Dock drama was good for Matson

Updated: Feb. 24, 2015 at 7:12 PM HST
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HONOLULU (HawaiiNewsNow) - In economics, when someone loses, someone else wins. But it's still astonishing to note that the West Coast longshore contract drama, which snarled shipping, helped Matson Inc.

The Honolulu-based shipping company, reporting higher quarterly and annual profits Tuesday, revealed that port congestion led to more business for Matson's China Express.

"The company realized significantly higher freight rates in its China trade, reflecting the high demand for its expedited transpacific service, which was amplified by cargo availability delays experienced by other ocean carriers associated with port congestion on the U.S. West Coast," said Matson CEO Matt Cox in the company's quarterly earnings report.

The China Express works like this: Matson takes a ship which has hauled freight westbound to Hawaii and Guam, continues to China, visits several ports to pick up cargo, and sails back to Long Beach, Calif. It's called the China Express because Matson's ship sails faster than the massive containerships from Hong Kong, and it takes a more northerly course where the Pacific isn't as wide. When it arrives, Matson has its own terminal at Long Beach, less congested than the major terminals that bore the brunt of port congestion over recent months.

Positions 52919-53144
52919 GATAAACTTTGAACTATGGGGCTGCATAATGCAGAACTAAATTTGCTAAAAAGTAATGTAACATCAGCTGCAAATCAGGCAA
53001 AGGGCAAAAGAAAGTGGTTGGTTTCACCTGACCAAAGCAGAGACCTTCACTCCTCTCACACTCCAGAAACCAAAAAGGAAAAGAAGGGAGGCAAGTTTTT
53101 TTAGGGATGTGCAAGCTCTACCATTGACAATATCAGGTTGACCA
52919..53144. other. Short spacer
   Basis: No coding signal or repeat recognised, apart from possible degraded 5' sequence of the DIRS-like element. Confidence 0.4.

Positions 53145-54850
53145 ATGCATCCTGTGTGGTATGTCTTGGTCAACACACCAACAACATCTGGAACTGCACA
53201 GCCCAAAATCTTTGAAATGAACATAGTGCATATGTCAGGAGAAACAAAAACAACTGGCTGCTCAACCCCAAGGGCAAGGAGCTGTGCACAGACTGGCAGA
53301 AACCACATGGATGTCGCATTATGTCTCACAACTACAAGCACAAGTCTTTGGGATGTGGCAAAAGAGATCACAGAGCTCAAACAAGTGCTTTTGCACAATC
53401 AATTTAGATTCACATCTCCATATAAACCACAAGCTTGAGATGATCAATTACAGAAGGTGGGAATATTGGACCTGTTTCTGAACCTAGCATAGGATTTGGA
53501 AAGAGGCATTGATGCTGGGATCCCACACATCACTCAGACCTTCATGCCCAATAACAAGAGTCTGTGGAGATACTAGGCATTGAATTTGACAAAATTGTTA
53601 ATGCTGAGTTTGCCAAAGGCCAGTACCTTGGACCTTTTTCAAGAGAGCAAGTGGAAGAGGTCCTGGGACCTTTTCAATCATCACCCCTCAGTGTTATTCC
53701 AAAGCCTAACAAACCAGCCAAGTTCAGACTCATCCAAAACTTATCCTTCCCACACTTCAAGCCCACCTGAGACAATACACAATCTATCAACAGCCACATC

While Hawaii and Guam container traffic improved modestly, the combination of the sizzling China Express and lower bunker fuel prices led Matson to a $28 million fourth quarter profit, compared to $7 million a year earlier, and $71 million profit for the year, compared to $54 million the year before. Revenue rose from $411 million in 2013 to $444 million in 2014.

Circumstances may not change much this year. While labor and management on the West Coast enthusiastically blamed each other for port congestion, outside observers said the sheer increase in container volume, especially on major shipping lines, was a major factor, along with actions by terminal operators to turn port truckers from employees into contractors. As contractors, truckers earned no money while waiting in line to drop off or pick up cargo, and as congestion worsened some left the ports altogether for better work elsewhere.

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